Though the same day I happened to see this film in a theater, "E.R." broadcast a very similar story line with a similarly obsessed revengefully religious brother driven partly by post-9/11 pressures and a blond boyfriend, that doesn't make this character any more human here, as he was equally poorly written, with an added twist of repressed sexuality spilling out into in ever more abusive ways.
The traditional women are presented en masse with as eyes-only visible through their chadors or burkhas, or whatever they are called, though my understanding is that they wouldn't wear those indoors among family members.
The climatically violent scene is presented like a slo-mo "Perils of Pauline" silent film confrontation.
Though this film does a poor job of representing such a serious issue, it does tack on the end of the film facts and links about female genital mutilation. Over the past few years there have been many excellent films about the Middle-Eastern/South Asian-immigrant experience in the U.S., including issues for women. A much more effective and dramatic treatment about honor killings was a short I saw at the Tribeca Film Festival "In The Morning", directed by Danielle Lurie, which is evidently being used by non-profit organizations who are more effectively fighting such horrors than these unfortunately cardboard caricatures accomplish.
(My original version of this review, posted 24 March 2006, offended someone. This has been revised 29 March 2008)
This movie is extremely hard to watch, but that is because the characters are so real that you begin to feel their pain. It is a really good movie and an important movie. Should be in more theaters. There are a lot of good sub-plots. The whole family in the film is fascinating to watch. Also look for the boyfriend of the lead actress's friend in the movie. He is also on the show Twins with Melanie Griffith. Only an independent film would be able to make this movie. Hollywood would never touch this subject even though they could do A Million Dollar Baby. This could be the most controversial film I've ever seen.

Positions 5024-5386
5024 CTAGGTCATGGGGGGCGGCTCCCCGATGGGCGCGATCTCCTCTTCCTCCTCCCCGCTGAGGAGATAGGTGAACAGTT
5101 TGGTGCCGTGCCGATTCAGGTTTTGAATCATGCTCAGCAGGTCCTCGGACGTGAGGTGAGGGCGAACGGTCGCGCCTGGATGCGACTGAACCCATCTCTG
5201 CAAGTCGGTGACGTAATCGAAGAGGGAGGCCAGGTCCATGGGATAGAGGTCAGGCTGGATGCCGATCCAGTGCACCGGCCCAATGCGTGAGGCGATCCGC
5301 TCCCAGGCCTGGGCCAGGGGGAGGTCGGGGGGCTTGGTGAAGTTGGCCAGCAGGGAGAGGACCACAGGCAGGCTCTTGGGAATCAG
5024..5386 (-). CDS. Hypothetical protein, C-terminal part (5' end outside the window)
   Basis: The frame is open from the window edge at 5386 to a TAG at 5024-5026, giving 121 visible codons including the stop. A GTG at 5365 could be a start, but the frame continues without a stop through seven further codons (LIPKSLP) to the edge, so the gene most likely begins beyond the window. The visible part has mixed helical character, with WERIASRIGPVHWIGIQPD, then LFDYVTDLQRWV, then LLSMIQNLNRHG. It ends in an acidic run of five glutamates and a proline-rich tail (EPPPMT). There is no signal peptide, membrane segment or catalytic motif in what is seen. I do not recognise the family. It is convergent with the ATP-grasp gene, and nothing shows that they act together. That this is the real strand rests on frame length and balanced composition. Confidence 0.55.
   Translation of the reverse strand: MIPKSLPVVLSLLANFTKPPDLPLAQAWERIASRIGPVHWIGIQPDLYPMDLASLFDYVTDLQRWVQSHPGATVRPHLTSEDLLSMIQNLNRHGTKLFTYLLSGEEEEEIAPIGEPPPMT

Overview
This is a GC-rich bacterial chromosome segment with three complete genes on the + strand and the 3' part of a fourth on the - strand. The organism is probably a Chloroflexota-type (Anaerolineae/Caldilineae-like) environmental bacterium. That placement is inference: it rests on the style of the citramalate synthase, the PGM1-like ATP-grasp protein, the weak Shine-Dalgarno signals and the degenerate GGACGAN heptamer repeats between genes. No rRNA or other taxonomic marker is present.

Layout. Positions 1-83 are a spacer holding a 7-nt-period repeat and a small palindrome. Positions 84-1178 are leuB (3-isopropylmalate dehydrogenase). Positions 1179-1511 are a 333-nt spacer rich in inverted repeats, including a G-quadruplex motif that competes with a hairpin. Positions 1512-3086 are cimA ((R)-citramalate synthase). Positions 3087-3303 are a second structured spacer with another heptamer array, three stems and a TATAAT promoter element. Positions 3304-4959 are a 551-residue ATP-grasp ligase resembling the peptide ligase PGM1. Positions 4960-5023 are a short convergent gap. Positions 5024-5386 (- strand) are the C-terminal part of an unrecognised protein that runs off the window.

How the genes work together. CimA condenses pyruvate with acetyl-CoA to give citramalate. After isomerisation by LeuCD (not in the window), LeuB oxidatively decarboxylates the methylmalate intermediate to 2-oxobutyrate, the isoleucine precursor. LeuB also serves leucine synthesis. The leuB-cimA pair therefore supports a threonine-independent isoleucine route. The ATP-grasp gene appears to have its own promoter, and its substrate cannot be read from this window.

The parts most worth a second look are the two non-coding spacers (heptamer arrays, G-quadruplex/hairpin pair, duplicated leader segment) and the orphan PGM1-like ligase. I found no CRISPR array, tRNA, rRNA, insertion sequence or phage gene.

*** This review may contain spoilers ***
This is one is tough, I must warn. So much good intention with bad film
making intertwined into this film. I think I understand why there is so
much passion behind the critics words on their take of Beyond Honor. I
don't want to always talk about the main stream critics here judging
small underfunded films, but they have a great point to make on this
one. The director had no idea what he was doing. It's evident. The only
right thing he did was cast a brilliant actress as his lead.
There are scenes that should be handled with much delicacy and care that are instead left to the actress to save. Mirelly Taylor is so stunning in this film as Sahira. She makes you laugh and cry at the same time while showing you the importance of understanding the impudent and cruel nature of other cultures to appreciate what we have here in America. We have the right to choose, and the right to voice our opinions, and the right to sacrifice for the love of our family. I defy anyone to watch this film without falling in love with this actress.
She tears into your soul and you are left with the memory of an innocent young girl stripped of her beauty and spirit. It's an unforgettable tour de force performance.
I recommend you watch and see her for yourself and forgive the film for having a useless director as it's captain.